The Rev. Jean-Pierre Ruiz, S.Th.D., will lead a St. Mary’s University audience through a discussion of imagery presented in the book of Revelation on Wednesday, March 20.
Ruiz will present “The Imag(in)ing Apocalypse: Revelation and the Arts of Interpretation” as part of the Escobedo Saint John’s Bible Lecture Series at 4 p.m. on Wednesday, March 20, in Reinbolt Hall’s Assumption Chapel. The lecture is free and open to the public.
Ruiz — Associate Professor and Senior Research Fellow of Theology and Religious Studies at St. John’s University in New York — will discuss the highly visionary imagery filling the book of Revelation that, if understood literally, leads to bizarre interpretations of scripture that distracts the reader from its deeper and intended meanings.
Apocalyptic literature, of which Revelation is a Christian example, contain a rich set of conventions that guide interpretation about elements, such as numbers, colors, visions and the like. Christians have long been fascinated with depicting passages in Revelation pictorially.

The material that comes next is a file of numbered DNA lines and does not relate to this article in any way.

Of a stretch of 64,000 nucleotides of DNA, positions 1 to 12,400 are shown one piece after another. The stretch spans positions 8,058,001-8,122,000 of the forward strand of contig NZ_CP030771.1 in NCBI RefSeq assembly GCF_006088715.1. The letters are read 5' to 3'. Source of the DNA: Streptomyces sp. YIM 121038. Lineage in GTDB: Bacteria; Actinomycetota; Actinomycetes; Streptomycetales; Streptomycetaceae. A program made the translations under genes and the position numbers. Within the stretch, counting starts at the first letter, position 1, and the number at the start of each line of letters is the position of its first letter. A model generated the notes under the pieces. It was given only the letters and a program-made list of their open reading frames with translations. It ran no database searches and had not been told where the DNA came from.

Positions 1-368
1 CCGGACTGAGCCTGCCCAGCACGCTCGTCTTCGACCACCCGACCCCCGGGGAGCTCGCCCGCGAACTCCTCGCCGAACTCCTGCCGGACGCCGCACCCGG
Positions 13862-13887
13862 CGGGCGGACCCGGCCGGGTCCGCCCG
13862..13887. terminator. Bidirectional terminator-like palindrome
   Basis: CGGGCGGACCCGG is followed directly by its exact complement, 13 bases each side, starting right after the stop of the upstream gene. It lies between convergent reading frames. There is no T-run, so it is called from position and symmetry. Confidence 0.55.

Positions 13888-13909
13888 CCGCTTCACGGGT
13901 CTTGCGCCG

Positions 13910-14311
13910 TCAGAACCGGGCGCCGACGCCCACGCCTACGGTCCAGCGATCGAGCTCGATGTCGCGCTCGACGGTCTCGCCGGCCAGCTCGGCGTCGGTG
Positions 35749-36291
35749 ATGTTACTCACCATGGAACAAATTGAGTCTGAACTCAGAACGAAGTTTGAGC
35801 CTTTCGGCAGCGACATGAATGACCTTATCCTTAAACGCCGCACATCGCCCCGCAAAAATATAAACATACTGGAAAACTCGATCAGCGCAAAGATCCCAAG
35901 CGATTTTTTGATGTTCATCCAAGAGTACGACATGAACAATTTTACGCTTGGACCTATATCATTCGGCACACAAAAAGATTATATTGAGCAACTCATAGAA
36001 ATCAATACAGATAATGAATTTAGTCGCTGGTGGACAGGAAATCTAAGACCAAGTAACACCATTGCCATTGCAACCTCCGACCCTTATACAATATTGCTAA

The Saint John’s Bible Heritage Edition — the world’s newest handwritten, hand-illuminated bible — is no exception. It is the first such bible to be commissioned by a Benedictine abbey since the advent of the printing press more than 550 years ago. The discussion will include an examination of St. Mary’s University’s full-scale fine art reproduction of the Saint John’s Bible.
A past-president of the Academy of Catholic Hispanic Theologians of the United States, Ruiz maintains an active research program in biblical studies. He studies prophetic and apocalyptic literature with a special focus on the relevance of the Bible to contemporary concerns regarding immigrants and refugees. He serves on the Religion and Foreign Policy Working Group of the U.S. Department of State, and he appears often in English and Spanish-language media, including on the nationally broadcast Bill Moyers series, “Genesis: A Living Conversation.”
Those traveling to campus are asked to park in Lot D, near the NW 36th Street entrance, or Lot H, near the Culebra Road entrance. For directions, visit www.stmarytx.edu/map.